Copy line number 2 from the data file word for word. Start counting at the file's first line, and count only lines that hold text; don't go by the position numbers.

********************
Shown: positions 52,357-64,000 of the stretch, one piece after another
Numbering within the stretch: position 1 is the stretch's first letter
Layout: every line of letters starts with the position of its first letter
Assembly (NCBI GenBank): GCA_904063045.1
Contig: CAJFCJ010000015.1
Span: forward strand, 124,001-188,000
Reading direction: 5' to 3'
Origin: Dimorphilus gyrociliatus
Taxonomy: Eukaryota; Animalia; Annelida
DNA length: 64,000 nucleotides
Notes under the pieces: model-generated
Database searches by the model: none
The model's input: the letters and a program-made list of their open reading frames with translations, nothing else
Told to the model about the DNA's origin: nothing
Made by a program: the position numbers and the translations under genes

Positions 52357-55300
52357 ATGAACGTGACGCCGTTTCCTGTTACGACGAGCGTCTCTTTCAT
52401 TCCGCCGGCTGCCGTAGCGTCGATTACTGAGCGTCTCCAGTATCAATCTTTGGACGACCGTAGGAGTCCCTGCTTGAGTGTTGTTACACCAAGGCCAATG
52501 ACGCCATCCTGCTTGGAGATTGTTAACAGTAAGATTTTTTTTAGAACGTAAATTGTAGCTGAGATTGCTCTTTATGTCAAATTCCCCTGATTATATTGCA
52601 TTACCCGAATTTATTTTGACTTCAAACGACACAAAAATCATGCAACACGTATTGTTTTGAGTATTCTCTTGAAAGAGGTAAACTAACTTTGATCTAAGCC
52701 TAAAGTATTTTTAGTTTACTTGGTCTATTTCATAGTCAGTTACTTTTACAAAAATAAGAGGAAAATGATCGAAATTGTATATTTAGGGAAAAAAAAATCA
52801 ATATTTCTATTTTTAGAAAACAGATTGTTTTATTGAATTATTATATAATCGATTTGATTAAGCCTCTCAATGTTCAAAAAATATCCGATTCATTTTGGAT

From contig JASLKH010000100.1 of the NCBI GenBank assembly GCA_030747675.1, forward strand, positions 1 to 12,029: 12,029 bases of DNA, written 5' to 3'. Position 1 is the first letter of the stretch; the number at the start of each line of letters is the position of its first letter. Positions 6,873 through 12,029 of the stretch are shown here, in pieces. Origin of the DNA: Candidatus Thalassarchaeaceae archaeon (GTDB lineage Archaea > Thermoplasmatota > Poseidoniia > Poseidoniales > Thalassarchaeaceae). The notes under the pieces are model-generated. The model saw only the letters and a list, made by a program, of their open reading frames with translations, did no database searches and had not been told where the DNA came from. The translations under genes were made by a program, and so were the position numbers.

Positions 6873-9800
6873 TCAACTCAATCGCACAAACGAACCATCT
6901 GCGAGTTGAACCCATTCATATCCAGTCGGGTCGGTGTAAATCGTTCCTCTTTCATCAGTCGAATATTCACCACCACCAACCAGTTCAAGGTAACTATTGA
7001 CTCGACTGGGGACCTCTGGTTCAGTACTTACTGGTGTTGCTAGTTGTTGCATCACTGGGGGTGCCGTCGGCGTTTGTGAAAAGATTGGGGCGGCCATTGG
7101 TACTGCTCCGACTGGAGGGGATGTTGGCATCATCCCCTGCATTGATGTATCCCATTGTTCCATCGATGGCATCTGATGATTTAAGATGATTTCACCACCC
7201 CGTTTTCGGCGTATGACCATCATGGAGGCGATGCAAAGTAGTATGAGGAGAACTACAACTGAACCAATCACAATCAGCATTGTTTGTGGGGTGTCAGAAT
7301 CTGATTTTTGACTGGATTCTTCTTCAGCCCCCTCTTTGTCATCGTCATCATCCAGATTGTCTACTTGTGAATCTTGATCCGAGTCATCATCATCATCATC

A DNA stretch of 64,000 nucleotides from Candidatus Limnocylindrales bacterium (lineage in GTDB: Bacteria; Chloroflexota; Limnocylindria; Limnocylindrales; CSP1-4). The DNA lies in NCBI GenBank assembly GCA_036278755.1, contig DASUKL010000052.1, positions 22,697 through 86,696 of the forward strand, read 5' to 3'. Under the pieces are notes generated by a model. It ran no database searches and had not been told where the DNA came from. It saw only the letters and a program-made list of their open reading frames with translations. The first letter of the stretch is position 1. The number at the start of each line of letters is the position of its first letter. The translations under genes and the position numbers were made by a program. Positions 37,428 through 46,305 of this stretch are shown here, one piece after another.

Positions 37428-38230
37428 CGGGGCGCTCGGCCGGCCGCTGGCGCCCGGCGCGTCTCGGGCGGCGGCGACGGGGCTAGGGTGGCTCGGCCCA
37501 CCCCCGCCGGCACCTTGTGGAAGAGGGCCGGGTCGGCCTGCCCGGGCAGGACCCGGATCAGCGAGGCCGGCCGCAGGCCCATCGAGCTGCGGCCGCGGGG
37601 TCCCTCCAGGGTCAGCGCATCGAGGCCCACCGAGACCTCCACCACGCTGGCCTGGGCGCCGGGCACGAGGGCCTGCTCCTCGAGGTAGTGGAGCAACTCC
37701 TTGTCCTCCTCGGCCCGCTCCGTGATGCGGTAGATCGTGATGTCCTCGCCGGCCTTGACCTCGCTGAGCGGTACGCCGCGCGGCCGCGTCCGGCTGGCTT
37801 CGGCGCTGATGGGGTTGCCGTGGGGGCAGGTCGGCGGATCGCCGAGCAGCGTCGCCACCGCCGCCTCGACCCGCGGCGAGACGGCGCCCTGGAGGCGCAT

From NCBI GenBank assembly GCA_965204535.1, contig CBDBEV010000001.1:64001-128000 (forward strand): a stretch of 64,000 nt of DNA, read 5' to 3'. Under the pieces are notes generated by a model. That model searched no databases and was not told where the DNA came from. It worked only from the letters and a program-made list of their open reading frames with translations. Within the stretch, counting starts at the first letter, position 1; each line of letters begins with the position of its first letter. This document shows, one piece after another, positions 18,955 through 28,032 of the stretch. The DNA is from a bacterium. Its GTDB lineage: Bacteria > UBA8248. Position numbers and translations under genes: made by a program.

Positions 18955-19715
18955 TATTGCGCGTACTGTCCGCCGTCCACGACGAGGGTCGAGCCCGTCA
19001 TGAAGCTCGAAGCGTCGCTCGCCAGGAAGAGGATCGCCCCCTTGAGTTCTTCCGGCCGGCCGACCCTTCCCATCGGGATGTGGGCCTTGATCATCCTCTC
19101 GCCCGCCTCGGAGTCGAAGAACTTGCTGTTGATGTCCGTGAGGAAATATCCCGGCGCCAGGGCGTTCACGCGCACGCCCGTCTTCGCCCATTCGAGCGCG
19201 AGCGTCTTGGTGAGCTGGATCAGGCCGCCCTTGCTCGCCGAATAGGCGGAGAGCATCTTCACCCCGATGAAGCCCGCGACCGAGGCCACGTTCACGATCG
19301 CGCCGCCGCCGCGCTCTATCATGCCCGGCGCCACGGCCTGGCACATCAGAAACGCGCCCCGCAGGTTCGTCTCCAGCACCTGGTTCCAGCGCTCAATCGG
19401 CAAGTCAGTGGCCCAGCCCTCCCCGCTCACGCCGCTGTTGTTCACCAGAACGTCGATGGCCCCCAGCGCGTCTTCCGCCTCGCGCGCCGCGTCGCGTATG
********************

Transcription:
Numbering within the stretch: position 1 is the stretch's first letter